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Vold i Salò-republikken

Følgende er hentet fra Peter Nevilles Mussolini-biografi.

 

 In one sense at least, the Social Republic was strongly reminiscent of the period between 1919 and 1922. For just as the PNF had relied on extra-parliamentary violence to intimidate its opponents before Mussolini came to power, the Social Republic was characterised by the existence of gangs of paramilitary thugs who were, if anything, even more out of control than the squadristi had been in the early 1920s. At the same time, familiar tensions existed between Ricci’s party militia (Guardia NazionaleRepubblicana; GNR) and the Republic of Salò’s regular army under Graziani who wanted a single national army. Eventually, in August 1944, the GNR was amalgamated with the army proper. But this amalgamation meant little while Party Secretary Pavolini had licence to encourage the so-called Black Brigades (Brigate Nere) to create even worse mayhem than the squadristi. The context, of course, was different as a bitter civil war raged in Italy in 1944-45 between these Fascist gangsters and Communist and other Leftist partisans. Atrocities were committed by both sides, none worse than those perpetrated by the Decima Mas of Prince Valerio Borghese, whose exploits tarnished a distinguished Italian name. Borghese, like the radical squadristi leaders twenty years before, even dared to question the Duce’s authority and suggest that he had gone soft in his old age. So concerned indeed was Mussolini about Borghese’s activities, and the danger of a coup d’etat, that he tried to neutralise him early in 1945 by offering him the sinecure of Chief of Staff of the Salò Navy (it had no navy). Other brutish groups included the so-called ‘Italian SS’.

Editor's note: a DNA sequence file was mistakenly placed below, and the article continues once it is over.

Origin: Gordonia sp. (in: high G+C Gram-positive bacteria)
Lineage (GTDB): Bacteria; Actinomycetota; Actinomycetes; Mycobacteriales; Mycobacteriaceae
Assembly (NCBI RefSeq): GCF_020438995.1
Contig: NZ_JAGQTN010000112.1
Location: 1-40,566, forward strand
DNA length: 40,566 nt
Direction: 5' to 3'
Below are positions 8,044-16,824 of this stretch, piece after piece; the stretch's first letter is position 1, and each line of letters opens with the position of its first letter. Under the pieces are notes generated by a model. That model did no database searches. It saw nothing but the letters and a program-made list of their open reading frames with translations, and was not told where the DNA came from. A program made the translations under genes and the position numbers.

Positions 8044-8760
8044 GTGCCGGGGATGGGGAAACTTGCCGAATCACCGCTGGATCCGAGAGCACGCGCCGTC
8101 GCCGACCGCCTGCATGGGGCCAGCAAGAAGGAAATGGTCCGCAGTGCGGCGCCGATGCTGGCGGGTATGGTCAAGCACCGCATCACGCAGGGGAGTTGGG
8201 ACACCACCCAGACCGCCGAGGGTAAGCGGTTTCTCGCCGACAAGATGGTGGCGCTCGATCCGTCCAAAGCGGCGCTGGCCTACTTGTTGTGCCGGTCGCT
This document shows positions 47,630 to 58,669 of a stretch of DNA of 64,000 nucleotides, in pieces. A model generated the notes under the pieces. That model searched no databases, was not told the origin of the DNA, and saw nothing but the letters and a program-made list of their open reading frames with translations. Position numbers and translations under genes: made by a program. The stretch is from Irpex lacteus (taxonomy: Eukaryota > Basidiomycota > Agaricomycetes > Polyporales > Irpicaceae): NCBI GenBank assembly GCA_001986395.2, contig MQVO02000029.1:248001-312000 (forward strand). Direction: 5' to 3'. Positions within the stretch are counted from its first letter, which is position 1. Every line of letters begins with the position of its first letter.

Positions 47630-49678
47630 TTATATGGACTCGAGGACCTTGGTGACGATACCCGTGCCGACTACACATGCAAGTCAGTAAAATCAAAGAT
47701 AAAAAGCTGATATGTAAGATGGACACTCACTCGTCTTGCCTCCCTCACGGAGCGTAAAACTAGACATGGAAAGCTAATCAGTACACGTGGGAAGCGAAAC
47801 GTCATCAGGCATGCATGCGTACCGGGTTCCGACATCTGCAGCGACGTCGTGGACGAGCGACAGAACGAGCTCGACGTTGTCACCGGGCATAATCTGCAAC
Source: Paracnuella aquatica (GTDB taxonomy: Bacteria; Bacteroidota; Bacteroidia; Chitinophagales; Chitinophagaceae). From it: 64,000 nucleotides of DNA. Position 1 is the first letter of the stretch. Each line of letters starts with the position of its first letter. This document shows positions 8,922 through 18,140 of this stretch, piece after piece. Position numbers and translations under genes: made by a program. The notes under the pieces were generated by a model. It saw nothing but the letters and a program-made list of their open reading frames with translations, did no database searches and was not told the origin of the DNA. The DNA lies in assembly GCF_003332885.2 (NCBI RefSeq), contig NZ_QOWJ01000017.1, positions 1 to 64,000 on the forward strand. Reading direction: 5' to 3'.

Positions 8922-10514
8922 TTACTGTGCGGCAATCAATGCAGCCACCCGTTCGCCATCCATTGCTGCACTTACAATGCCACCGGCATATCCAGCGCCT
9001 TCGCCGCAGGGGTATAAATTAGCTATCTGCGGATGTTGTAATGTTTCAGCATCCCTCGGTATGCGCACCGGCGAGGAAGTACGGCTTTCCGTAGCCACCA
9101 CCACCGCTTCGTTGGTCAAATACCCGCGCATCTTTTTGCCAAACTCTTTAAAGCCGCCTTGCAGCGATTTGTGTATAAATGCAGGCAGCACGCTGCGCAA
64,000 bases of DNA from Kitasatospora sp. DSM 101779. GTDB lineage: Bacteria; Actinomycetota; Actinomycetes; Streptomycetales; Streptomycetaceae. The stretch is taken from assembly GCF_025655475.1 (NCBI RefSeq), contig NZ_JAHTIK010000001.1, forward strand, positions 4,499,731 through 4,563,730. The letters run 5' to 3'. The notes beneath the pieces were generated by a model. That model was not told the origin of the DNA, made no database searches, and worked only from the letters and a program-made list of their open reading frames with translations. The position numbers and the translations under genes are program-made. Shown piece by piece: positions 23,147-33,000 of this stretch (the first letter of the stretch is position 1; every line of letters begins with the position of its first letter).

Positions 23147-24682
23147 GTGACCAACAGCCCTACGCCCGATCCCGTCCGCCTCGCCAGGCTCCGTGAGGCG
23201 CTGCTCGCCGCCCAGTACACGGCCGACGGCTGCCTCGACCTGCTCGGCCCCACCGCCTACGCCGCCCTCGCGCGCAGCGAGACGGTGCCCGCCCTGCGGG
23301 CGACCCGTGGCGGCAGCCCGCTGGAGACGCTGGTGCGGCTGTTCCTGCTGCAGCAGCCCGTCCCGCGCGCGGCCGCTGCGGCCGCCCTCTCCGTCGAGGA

Mussolini’s role in all this did him little credit. He was concerned about threats to his personal power base, as has been seen, but he also condoned the atrocities committed by the Black Brigades. These were committed under government auspices when villages were destroyed because their men evaded the draft, or simply because inhabitants were suspected of sympathising with the Partisans. In parallel with Fascist atrocities went German ones, one example being the killing of over 300 men in the Ardeantine Caves (including dozens of Jews) in response to a Partisan bombing in Rome in March 1944. Mussolini did remonstrate about some German excesses (such as the displaying of bodies in public in northern cities) but to no effect. The excesses of his own supporters weakened the impact of such protests, even supposing that the German commanders in Italy were disposed to listen to their enfeebled ally.

 

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